So when Social psychologist Craig Foster's article, "Deej-a Vu: Documentary Revisits Facilitated Communication Pseudoscience" was published in Behavioral Interventions in August of this year, I read the title and flinched. Not looking forward to doing so at all, I acquired and read the review. This is what I learned:

Foster's background is not in the diagnosis, care, or treatment of autism. He does not have a background in speech pathology or Augmentative and Alternative Communication (AAC). Foster's focus seems limited to skepticism and concussion non-disclosure research. I wonder why he chose to write about DEEJ? He could have simply done his review on the history of Facilitated Communication (FC). Instead, his deliberate targeting of Savarese by compiling any negative literature on FC he could find comes off as a reductive approach to the documentary DEEJ, as well as one that aims to erase the film’s actual message of inclusion and representation.

Perhaps Foster is uninformed about the catastrophic role psychologists have played in the history of autism. From Asperger’s alleged Nazi collaboration, to the debacle and destroyed lives of Bruno Bettleheim’s expansion of Kanner’s “refrigerator moms” view of autism, to Ivar Lovaas and his conversion therapy cruelties, psychology has continued to destroy autistic lives. I’d like to say this has changed, but autistic children are still being given electric shock punishments at the Judge Rotenberg Center “for their own good.” With this kind of track record, the task before these professionals should be to regain the trust of their non-speaking autistic clients and their families. But here, Foster singles out a non-speaking autistic and his family to push the regressive idea that we must be skeptical of any non-speaking person's claim to competence.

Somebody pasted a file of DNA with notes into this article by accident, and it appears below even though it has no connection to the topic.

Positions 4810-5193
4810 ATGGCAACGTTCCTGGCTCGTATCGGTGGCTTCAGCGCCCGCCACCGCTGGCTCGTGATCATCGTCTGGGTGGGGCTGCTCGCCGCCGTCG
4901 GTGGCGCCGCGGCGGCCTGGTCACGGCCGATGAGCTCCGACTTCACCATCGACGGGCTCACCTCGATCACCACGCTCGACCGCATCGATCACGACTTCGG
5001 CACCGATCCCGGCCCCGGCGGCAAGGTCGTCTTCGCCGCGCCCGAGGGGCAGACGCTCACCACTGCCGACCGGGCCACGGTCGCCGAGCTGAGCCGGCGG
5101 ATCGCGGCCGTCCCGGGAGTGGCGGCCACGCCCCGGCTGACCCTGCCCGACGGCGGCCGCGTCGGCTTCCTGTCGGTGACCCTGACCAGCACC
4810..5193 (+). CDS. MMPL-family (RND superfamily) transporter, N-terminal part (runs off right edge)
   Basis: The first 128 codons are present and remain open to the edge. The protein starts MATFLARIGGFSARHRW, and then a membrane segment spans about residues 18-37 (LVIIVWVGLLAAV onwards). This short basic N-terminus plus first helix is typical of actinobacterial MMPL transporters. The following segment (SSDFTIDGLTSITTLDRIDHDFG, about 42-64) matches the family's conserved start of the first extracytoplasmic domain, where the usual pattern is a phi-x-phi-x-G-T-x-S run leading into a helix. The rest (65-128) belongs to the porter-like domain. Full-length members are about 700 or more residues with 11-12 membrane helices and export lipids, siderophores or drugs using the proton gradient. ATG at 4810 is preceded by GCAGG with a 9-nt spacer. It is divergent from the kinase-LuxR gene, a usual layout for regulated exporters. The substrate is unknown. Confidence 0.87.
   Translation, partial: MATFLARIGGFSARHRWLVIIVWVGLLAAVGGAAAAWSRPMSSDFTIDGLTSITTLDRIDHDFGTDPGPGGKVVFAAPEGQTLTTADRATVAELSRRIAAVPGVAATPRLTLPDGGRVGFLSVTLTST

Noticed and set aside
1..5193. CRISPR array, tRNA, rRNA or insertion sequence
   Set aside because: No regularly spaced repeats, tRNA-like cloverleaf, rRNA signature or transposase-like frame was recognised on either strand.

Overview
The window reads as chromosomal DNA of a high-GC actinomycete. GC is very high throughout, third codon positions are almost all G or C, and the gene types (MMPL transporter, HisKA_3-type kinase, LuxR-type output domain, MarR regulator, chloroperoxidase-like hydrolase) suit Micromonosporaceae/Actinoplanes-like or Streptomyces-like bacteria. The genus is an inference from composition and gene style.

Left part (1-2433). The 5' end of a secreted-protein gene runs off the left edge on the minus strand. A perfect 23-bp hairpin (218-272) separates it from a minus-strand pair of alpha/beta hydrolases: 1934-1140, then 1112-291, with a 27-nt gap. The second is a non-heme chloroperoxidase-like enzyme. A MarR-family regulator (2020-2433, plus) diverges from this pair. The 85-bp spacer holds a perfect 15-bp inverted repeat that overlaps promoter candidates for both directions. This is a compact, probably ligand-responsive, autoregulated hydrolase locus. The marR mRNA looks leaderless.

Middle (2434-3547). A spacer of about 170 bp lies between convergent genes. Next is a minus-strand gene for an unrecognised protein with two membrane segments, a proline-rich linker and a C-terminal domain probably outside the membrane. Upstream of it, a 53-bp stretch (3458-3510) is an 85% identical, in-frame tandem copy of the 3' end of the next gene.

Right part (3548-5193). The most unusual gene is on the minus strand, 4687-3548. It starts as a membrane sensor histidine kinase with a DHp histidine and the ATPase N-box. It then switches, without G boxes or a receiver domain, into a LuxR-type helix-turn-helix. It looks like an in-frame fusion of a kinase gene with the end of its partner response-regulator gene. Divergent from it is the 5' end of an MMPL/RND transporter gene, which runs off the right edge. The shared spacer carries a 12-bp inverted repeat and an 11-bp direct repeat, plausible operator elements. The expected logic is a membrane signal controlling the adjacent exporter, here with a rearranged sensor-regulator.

Foster's review tries to rebrand the DEEJ documentary on inclusion as some sort of infomercial for FC. He claims he was filtering and inserting FC as a topic, so skepticism could be placed in the minds of those evaluating the film. I find this unnecessary. If the viewer doesn't know what FC is, what they would see in the film is someone using pads, laptops, and in some cases, pen and ruled notebook pads as AAC support. When I viewed the film, I simply accepted the equipment as AAC support because the film made no effort to explain otherwise. FC was not the focus of the film, so it was neither emphasized nor discussed.

Foster's review cherry-picked only the scenes from the documentary showing the use of supported typing. He speculated about Deej's intelligence and competence to produce speech through AAC devices without having met, assessed, or researched anything about Deej, including how Deej communicates with support staff when they have not trained as FC facilitators or even how the Dynavox narrations were achieved in the documentary. Instead, Foster uses select scenes to conclude that Deej communicates entirely via FC, therefore, he must be presumed incompetent. There’s no mention of whether Foster followed up with anyone to verify his conjectures about the nature of Deej’s education, interactions with support staff, communication methods, or achievements.